“The Ocean is a playground for a surfski but sometimes we forget that the same forces that give us so much enjoyment also make it a dangerous and unpredictable place”.
Yesterday Cape Town was rocked by a huge storm heavy rain and winds gusting up to 50 knots. I couldn’t resist the temptation to experience the extreme conditions on my surfski. Jasper Mocke and I left Fishhoek for a reverse miller’s run anticipating a wild ride! With all the excitement, I realized mid paddle that I had forgotten my leash, although the conditions were awesome I found that I couldn’t relax and enjoy them because I felt so vulnerable this ruined a lot of my enjoyment…
Sometimes we forget that the same forces that give us so much enjoyment also make it a dangerous and unpredictable place. When we get too comfortable with the ocean we let safety slide. I am especially guilty of this but I believe if we adopt these 5 habits below we will be far more prepared should anything go wrong in the sea.
- Bring your safety gear; make a checklist. Wear a PFD and a leg leash attached to your surfski. There are many available safety items for the open water paddler, but consider the PFD and leash as extensions of the boat/paddle. Always carry water or a sports drink. If you are heading for a big downwind paddle, it is also a good idea to carry a waterproofed mobile phone/radio and a signaling device, such as a flare. Also, dress for the conditions/water temperature you’re paddling in. The best way to ensure paddling preparedness is to create a short checklist, that can be systematically ticked off before you head out for a paddle.
- Paddle with a friend or in a group. Paddling with others is an added safety measure, inspires more comfort and confidence, helps the learning process and is more fun!
- Practice your remounts!!! Arguably the fastest way to build confidence in rough water is to know you’ll be able to get back on if you fall off. This essential skill is too often overlooked – take the time to practice in flat and rough water.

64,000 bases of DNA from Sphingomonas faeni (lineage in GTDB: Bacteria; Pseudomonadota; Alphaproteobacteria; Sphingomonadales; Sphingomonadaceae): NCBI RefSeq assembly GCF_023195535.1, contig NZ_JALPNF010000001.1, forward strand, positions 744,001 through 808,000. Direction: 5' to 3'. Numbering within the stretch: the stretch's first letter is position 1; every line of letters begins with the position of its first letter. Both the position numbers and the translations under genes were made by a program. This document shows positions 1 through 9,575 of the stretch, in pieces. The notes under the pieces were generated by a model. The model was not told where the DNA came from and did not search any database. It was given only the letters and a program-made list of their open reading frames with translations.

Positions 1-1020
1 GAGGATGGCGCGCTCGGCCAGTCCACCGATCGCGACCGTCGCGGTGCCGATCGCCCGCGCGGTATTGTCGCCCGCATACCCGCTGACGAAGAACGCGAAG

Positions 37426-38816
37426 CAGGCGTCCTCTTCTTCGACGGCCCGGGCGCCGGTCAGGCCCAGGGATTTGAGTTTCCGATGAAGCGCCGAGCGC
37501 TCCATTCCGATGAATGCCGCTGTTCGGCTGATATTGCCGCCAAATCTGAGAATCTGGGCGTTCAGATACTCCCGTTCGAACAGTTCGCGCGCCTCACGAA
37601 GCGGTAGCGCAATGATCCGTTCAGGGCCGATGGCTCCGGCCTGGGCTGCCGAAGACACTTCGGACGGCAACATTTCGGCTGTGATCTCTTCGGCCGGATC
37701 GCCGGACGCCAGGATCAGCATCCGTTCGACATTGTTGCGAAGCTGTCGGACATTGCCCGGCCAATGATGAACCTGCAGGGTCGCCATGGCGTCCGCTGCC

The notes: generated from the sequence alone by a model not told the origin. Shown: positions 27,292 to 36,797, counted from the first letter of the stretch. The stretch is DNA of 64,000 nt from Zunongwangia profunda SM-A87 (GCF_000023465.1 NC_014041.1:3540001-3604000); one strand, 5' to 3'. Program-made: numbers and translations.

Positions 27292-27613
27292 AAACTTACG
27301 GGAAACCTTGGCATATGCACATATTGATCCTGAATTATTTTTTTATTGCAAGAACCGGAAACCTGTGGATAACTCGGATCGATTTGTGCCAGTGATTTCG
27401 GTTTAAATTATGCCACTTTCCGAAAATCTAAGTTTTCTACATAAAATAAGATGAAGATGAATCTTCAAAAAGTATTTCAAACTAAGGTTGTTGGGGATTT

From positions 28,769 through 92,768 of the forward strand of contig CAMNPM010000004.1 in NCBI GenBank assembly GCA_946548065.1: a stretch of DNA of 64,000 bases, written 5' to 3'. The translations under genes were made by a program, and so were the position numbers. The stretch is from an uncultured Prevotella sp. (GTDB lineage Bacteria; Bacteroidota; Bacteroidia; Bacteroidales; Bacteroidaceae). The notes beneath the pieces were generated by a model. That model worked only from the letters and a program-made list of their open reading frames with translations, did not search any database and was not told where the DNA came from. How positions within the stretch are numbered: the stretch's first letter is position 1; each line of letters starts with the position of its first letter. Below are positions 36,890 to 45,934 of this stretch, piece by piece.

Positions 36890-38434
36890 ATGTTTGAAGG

- Surf your ski! Look for opportunities close to shore. You don’t have to head offshore for a channel crossing to gain experience and proficiency in waves. When starting out, doing “out and backs” from your beach is a great approach. When the wind is blowing onshore, set aside time for rough water practice, paddle out from the beach 200 meters, turn around and surf back. Turn around and repeat. You’ll be exposing yourself to all sorts of bump and chop while getting a better feel for catching runs. Safe and effective. Check Windguru.com often to stay familiar with the wind forecasts, which will help you plan practice sessions. Surfski paddling is about acquiring a feel for the ocean as much as it is stroke technique and fitness. Get out there and ride some waves.
- When ready, leave your comfort zone. The only way to become an open water paddler is to paddle in open water. At some point, this will mean heading out into water conditions that you haven’t paddled in before. It will likely be intimidating and feel like work at first, but stick with it and you’ll be hooked – the thrill of paddling a surfski on open water is truly addicting.
Stay Safe, Be Bright, Have Fun
Photo by Rachel Lang (Roman Rock Lighthouse)